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Identity and Behavior of Xylem-Residing Bacteria in Rough Lemon Roots of Florida Citrus Trees †

By John M. Gardner, Albert W. Feldman and Robert M. Zablotowicz


An aseptic vacuum extraction technique was used to obtain xylem fluid from the roots of rough lemon (Citrus jambhiri Lush.) rootstock of Florida citrus trees. Bacteria were consistently isolated from vascular fluid of both healthy and young tree decline-affected trees. Thirteen genera of bacteria were found, the most frequently occurring genera being Pseudomonas (40%), Enterobacter (18%), Bacillus, Corynebacterium, and other gram-positive bacteria (16%), and Serratia (6%). Xylem bacterial counts fluctuated seasonally. Bacterial populations ranged from 0.1 to 22 per mm3 of root tissue (about 102 to 2 × 104 bacteria per g of xylem) when bacterial counts were made on vascular fluid, but these numbers were 10- to 1,000-fold greater when aseptically homogenized xylem tissue was examined similarly. Some of the resident bacteria (4%) are potentially phytopathogenic. It is proposed that xylem bacteria have an important role in the physiology of citrus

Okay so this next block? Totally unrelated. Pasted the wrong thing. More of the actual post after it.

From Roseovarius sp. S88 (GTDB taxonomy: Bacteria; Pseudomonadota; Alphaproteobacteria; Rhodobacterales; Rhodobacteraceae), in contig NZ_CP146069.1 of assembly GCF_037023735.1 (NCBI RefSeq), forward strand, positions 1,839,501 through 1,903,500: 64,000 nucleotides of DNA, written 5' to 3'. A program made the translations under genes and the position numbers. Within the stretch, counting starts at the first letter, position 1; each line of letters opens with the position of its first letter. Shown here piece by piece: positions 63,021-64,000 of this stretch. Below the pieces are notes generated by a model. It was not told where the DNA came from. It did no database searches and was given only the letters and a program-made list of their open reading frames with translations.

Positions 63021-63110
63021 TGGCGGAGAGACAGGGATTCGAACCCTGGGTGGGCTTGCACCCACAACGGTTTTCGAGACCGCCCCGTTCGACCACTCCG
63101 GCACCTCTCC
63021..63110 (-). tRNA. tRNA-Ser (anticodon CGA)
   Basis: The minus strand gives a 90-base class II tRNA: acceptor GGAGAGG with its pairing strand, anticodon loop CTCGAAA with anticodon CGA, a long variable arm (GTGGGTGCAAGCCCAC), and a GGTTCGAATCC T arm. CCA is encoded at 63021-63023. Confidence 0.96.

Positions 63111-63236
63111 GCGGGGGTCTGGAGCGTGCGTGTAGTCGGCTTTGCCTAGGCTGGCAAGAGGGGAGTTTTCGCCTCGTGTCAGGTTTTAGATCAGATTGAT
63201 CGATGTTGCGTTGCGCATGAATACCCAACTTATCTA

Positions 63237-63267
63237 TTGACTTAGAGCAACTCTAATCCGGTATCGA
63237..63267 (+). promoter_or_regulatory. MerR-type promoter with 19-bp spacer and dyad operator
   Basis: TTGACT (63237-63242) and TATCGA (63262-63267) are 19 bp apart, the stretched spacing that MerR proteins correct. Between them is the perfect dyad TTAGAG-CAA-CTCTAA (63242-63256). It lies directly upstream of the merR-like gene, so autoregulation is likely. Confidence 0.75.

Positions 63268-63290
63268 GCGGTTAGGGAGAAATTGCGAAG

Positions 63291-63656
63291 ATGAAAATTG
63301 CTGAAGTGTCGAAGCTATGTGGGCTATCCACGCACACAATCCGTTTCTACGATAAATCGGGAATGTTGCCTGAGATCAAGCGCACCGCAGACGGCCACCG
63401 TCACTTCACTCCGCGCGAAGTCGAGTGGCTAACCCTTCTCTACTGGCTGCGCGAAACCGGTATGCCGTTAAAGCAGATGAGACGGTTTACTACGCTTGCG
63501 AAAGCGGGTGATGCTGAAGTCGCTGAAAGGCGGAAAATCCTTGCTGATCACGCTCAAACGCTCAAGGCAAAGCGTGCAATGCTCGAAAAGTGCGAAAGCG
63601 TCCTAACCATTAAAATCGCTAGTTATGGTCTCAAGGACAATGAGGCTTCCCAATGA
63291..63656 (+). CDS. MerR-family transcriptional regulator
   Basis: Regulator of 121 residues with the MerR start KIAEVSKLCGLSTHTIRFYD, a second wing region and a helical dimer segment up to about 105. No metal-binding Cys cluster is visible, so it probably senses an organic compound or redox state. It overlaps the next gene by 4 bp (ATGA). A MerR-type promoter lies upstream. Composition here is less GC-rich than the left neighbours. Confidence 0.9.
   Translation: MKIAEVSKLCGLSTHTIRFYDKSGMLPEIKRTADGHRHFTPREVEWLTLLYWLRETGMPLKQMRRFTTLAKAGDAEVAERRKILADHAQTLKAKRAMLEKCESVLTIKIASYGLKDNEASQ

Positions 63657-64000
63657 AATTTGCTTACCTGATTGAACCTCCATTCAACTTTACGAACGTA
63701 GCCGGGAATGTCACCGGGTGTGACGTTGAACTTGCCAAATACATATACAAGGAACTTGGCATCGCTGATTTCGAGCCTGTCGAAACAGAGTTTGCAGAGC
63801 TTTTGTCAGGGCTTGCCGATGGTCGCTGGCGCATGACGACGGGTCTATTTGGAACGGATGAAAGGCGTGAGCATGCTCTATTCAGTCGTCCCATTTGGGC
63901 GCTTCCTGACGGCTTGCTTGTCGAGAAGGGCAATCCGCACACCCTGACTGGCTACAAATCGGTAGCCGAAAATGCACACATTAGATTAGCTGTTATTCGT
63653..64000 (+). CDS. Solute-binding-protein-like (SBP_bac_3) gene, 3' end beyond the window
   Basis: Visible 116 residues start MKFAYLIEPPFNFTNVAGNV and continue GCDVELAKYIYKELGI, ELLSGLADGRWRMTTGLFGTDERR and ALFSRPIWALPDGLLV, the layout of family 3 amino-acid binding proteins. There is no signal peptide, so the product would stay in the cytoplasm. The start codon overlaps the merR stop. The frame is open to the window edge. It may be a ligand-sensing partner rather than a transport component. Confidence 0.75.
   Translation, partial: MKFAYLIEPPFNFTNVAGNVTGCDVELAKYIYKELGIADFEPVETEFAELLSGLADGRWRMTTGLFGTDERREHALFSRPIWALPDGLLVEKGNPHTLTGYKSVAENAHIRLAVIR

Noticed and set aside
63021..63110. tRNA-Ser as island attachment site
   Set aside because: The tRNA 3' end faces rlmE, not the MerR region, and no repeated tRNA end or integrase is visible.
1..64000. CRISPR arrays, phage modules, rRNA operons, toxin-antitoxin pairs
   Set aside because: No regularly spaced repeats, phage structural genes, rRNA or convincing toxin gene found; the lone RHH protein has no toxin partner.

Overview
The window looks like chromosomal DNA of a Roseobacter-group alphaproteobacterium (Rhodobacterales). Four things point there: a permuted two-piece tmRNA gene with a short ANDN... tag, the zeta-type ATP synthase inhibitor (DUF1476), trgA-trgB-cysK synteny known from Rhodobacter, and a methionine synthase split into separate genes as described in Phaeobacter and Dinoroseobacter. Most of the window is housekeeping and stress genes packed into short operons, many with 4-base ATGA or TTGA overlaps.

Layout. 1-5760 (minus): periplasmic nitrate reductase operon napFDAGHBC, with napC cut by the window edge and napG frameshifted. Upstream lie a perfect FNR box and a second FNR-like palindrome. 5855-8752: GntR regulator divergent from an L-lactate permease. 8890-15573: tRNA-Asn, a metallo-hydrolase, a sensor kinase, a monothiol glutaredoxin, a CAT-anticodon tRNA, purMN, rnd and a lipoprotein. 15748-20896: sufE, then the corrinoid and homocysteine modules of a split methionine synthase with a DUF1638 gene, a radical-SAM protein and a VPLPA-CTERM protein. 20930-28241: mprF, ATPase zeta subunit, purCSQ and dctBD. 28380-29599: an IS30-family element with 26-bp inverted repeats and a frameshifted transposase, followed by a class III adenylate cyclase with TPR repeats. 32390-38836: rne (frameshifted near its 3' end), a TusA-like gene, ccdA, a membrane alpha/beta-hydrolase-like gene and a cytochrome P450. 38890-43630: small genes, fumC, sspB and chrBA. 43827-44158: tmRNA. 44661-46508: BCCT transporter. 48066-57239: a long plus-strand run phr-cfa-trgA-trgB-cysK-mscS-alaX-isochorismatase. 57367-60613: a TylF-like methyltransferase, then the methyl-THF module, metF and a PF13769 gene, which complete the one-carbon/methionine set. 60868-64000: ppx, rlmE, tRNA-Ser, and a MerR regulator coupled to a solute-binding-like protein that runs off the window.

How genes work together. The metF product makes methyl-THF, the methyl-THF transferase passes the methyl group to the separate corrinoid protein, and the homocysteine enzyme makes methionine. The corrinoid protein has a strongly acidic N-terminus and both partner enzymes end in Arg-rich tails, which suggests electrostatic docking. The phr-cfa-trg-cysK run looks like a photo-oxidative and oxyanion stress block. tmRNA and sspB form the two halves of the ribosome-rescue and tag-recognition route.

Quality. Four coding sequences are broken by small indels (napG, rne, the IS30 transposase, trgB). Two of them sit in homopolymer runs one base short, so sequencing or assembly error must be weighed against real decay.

Topics: General Microbial Ecology
Year: 1982
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Provided by: PubMed Central
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